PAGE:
Nothing contained in this article or in article 7 [ N.J.S.A. 2A:17-50 to 56] shall be construed as impairing the rights of an execution creditor under other provisions of this chapter or any law of this state relating to executions, or as against any trust which was created by or the fund held in trust has proceeded from the defendant in execution.
We agree with the conclusions of the trial judge and reject appellant's contentions. Neither mode of reaching wages has precedence over the other, but the order issued first in time will prevail until the judgment upon which it was entered is satisfied. This result conforms to the legislative intent.
The statutes should be read harmoniously, in pari materia , as they deal with kindred modes of execution available to all judgment creditors. Cf. Cowan v. Storms , 121 N.J.L. 336, 343 (Sup. Ct. 1938). Significantly, N.J.S.A. 2A:17-52 provides that "Only one execution against the wages, debts, earnings, salary, income from trust funds or profits of such judgment debtor shall be satisfied at one time," and when more than one execution is issued "pursuant to * * * this article [Article 7]" against the debtor "they shall be satisfied in the order of priority in which such executions are presented to the person or persons from whom such wages * * * are due and owing * * *." This section further provides, as a result of an amendment made by L. 1969, c. 292, § 2, that an execution derived from an order for support of a wife or children shall take precedence if
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served on the same day as the wage execution, even if resented later in the day. Moreover, the statutory scheme is to limit an order to pay and a wage execution to 10% of the debtor's wages, unless the wages exceed $7,500 a year, in which case the court may order a larger percentage. Identical limitations are found in N.J.S.A. 2A:17-56 and N.J.S.A. 2A:17-57, by virtue of the amendment to both sections made in 1970 by the same enactment. L. 1970, c. 287.
The provision relating to an execution to satisfy a support order, the imposition of limits on the portion of wages that may be taken from a debtor and the provision that only one wage execution shall be satisfied at one time express a singular legislative intent. That intent prohibits satisfaction of two executions at one time in excess of the prescribed statutory limits when the source of income is the debtor's wages. The wage execution procedure has no predominant force; it must yield, for example, to an execution upon wages to satisfy a support order presented at any time on the same day as the wage execution. An order to pay out of income and a wage execution combined cannot take more than 10% of a debtor's wages, unless the annual wage exceeds $7500. Although the statute provides that an order for a wage execution "shall" be granted, satisfaction of the wage execution must be suspended if a prior wage execution is in effect. And the provision in N.J.S.A. 2A:17-55 that the court may modify the order for execution "as shall be deemed just" upon application of either party demonstrates that the Legislature did not intend to give wage executions an inflexible, mandatory effect.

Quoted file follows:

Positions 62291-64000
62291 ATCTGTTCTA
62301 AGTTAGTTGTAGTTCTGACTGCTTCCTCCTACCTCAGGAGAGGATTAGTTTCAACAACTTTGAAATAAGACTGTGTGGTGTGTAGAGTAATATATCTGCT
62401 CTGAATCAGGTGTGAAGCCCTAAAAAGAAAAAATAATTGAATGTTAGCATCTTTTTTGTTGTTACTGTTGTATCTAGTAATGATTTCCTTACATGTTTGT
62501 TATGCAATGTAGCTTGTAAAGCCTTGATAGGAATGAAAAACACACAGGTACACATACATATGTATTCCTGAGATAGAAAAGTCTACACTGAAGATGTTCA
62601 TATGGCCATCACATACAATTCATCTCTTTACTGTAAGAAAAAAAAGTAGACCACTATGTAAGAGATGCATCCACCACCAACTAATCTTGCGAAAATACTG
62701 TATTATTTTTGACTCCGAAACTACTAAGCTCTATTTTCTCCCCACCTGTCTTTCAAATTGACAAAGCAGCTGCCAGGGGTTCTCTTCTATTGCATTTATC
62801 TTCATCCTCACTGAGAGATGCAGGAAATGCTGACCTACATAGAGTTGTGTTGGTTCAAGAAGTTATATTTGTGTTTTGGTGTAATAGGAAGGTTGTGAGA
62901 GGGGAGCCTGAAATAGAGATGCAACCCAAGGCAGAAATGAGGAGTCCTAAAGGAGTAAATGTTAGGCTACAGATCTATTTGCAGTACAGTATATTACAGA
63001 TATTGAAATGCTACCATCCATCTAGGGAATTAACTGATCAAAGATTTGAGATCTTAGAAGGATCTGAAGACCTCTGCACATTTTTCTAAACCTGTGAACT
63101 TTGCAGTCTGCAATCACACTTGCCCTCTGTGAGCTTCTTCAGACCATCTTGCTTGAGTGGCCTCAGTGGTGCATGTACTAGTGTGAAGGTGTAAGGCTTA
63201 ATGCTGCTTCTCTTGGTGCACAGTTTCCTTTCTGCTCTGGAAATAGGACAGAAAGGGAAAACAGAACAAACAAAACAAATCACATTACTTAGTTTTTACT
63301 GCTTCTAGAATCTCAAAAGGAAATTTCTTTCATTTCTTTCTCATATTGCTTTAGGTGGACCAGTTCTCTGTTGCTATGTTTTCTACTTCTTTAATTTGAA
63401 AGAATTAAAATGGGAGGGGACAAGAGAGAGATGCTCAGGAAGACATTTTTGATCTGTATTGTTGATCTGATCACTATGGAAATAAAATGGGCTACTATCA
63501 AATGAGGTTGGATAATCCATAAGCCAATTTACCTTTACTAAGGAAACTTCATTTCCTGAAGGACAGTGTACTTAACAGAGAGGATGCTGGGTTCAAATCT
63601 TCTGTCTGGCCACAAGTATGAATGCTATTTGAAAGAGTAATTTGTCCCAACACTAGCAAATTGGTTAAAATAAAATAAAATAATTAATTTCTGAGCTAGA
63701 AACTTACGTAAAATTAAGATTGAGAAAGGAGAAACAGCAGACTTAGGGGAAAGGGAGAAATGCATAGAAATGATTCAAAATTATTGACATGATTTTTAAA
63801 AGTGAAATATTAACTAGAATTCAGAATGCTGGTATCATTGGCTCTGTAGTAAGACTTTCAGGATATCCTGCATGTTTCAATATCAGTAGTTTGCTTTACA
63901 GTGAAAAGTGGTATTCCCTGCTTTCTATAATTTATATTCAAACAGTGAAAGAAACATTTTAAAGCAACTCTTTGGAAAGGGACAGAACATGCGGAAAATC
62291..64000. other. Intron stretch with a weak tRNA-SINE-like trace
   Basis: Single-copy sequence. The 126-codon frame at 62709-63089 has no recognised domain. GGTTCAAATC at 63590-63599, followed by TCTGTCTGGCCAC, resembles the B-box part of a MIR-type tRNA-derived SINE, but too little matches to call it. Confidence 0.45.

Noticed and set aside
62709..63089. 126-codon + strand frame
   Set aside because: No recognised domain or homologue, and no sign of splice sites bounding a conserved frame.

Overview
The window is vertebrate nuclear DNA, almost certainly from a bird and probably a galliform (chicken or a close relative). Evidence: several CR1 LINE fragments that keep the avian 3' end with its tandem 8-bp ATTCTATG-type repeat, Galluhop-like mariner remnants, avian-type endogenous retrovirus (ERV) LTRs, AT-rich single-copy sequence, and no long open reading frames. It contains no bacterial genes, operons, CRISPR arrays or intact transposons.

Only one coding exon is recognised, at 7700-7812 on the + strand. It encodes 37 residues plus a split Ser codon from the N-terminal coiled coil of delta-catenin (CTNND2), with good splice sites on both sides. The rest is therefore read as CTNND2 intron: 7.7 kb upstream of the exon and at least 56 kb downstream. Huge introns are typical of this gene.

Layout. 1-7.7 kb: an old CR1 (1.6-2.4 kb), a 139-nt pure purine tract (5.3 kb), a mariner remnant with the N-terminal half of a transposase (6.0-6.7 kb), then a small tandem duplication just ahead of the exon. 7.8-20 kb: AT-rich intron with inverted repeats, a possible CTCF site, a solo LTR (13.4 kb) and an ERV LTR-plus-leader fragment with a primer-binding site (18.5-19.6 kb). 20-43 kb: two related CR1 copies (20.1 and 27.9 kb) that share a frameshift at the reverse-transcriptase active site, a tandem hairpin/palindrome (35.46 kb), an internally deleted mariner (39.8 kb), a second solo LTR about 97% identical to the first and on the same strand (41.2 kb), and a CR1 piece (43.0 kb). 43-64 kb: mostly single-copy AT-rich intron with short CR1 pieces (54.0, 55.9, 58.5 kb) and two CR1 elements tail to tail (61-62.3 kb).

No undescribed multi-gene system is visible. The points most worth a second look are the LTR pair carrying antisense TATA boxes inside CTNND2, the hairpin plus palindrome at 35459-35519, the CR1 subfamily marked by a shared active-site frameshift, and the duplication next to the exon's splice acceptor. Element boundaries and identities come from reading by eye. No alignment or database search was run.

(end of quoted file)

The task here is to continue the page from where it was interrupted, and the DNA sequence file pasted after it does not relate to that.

We hold that once an order to pay out of income has been entered compelling payment of 10% of a judgment debtor's wages (of under $7500 a year) a wage execution cannot be satisfied while the prior order to pay remains in effect. We find nothing to the contrary in Berkowitz v. First Dist. Court , 108 N.J.L. 345 (E. & A. 1931), cited by appellant. The provision in N.J.S.A. 2A:17-50 that an order for wage execution "shall" be granted was intended to
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require its issuance in the ordinary course, not to supersede any prior process against the debtor's wages. We have previously noted the provision in N.J.S.A. 2A:17-57 (in Article 8, Chapter 17 of Title 2A), that nothing in that article dealing with orders to pay out of income, nor in Article 7, dealing with wage executions, shall impair the rights of an execution creditor under any other provision of law relating to executions. This was intended merely to preserve other means of proceeding against the assets of a debtor, notwithstanding the right to apply for a wage execution or order to pay out of income. It does not mean that a wage execution has priority over other modes of reaching the debtor's wages.